The battle between vendors over high-end notebook market share is set to grow this year as NEC claimed Compaq was losing market share while IBM readied an ultra-thin offering as its secret weapon.
Graeme Simons, European product marketing manager at NEC, said: 'Compaq is losing market share at the high end because it is concentrating on the consumer market. It's clear it doesn't have the technology to create ultra-thin notebooks.' Romtec's latest figures for the indirect channel to December 1995 show Toshiba holding 39 per cent of the market in units. Compaq has 19 per cent market share while IBM is not far behind at 14 per cent. Digital, Acer, HP and NEC only hold two per cent share. Two years ago, Toshiba and Compaq were level-pegging.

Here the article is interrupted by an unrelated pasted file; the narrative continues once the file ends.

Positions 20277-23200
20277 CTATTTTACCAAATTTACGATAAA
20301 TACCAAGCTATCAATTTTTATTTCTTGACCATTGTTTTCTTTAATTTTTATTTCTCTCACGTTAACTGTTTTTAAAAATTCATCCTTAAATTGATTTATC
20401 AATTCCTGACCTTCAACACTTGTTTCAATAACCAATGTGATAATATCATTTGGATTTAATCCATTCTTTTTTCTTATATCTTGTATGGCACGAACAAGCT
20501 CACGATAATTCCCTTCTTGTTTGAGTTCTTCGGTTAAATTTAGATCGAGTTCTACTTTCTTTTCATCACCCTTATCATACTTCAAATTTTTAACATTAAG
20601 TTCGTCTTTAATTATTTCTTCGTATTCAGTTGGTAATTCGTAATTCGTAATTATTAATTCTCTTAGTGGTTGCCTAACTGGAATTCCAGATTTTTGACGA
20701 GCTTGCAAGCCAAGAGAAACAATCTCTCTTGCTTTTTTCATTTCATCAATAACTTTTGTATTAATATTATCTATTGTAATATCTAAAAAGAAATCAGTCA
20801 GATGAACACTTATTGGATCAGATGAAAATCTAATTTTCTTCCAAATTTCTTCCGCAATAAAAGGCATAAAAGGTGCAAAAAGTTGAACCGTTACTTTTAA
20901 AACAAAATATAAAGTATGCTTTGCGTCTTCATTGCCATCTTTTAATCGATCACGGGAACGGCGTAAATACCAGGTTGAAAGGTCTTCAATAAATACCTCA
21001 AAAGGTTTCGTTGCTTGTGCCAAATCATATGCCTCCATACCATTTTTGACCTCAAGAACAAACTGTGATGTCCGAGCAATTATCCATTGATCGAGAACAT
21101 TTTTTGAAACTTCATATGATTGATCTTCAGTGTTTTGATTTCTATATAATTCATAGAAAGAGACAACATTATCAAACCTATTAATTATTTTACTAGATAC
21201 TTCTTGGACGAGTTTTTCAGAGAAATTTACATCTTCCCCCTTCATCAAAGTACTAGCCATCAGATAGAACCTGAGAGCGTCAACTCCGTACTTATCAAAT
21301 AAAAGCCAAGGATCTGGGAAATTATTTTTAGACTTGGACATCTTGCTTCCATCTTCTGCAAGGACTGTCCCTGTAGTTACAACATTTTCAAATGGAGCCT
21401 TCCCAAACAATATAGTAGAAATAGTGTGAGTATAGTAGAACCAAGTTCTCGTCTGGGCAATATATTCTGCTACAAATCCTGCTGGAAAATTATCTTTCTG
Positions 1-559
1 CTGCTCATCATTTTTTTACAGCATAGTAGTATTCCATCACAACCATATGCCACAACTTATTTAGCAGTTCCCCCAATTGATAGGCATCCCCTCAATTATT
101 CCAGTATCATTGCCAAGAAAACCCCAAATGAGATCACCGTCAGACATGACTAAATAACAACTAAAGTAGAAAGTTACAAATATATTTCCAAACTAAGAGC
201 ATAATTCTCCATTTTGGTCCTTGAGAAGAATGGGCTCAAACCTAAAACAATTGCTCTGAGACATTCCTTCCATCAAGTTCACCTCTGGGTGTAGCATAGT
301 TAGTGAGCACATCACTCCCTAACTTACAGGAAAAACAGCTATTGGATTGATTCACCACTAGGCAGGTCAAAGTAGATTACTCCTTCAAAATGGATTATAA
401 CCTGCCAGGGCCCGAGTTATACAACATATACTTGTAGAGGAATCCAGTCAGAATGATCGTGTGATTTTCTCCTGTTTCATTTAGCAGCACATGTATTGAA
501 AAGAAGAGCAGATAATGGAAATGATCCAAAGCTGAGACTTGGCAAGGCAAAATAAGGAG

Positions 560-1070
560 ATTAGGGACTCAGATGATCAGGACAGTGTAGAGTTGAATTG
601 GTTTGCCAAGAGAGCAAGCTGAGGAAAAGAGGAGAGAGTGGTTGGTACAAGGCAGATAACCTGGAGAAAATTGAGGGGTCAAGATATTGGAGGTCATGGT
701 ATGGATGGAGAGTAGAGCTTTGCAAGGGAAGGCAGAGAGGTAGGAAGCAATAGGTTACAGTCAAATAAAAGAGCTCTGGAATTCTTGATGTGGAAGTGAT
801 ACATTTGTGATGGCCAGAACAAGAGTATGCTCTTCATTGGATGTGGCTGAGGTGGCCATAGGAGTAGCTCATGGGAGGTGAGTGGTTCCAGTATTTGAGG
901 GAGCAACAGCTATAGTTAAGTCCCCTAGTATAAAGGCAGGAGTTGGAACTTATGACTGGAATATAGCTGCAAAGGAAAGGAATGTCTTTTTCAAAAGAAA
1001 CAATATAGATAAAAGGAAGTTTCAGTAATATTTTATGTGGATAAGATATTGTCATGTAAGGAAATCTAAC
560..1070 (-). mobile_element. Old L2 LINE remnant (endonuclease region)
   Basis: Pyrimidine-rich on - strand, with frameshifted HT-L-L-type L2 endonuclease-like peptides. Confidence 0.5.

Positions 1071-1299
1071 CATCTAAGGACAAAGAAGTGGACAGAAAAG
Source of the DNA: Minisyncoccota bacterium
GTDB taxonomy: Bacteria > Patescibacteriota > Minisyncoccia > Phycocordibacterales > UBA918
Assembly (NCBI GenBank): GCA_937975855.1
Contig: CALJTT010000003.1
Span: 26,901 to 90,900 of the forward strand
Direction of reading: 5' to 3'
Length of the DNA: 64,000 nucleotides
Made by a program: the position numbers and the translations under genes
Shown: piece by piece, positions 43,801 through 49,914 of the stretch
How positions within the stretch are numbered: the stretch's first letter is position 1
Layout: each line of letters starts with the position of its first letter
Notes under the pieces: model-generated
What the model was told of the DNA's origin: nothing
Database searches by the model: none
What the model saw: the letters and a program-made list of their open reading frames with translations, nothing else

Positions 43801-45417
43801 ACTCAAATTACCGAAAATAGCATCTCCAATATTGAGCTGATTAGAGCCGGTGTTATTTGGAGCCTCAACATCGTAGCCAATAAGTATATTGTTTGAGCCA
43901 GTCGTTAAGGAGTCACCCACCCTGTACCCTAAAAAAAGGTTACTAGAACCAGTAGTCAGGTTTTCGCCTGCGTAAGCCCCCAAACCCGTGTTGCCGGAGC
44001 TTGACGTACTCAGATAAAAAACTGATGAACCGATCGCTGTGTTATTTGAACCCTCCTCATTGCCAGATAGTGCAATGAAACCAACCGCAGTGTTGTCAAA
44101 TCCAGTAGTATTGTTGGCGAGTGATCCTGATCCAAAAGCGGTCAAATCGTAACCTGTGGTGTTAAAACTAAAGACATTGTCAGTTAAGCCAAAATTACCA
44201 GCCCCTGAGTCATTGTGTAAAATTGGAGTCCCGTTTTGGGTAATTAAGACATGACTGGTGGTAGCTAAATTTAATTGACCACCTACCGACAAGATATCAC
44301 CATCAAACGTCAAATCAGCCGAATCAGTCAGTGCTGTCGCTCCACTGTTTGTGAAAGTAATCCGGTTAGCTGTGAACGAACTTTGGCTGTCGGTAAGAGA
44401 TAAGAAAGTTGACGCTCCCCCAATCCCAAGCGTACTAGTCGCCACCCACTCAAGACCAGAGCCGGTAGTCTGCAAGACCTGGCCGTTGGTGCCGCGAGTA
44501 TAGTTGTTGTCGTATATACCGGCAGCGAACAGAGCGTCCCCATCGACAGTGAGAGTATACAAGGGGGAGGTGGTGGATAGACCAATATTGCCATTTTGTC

In the previous year, Compaq had 19.5 per cent of the market while IBM only had 11 per cent. But Big Blue has gained at the high end while Compaq has sold more low-end notebooks.
Simons said that Compaq's LTE 5000, plagued by technical difficulties, had lost market share to both Toshiba and IBM in 1995. 'The LTE 5000 is bought-in technology from Inventech in Taiwan.' The IBM ultra-thin range, codenamed Kite, will feature super-thin hard drives, a magnesium casing and is likely to have an A4, lightweight form factor, according to sources at IBM US. It will include IBM's latest keyboard technology, appear in May and supplant the Butterfly range.
While Compaq does not have its own ultra-thin technology, market leader Toshiba does. But a source at the company said that a high-ranking Japanese executive had blocked the release of the technology.
Compaq will drop the price of its notebooks this week, a representative confirmed.
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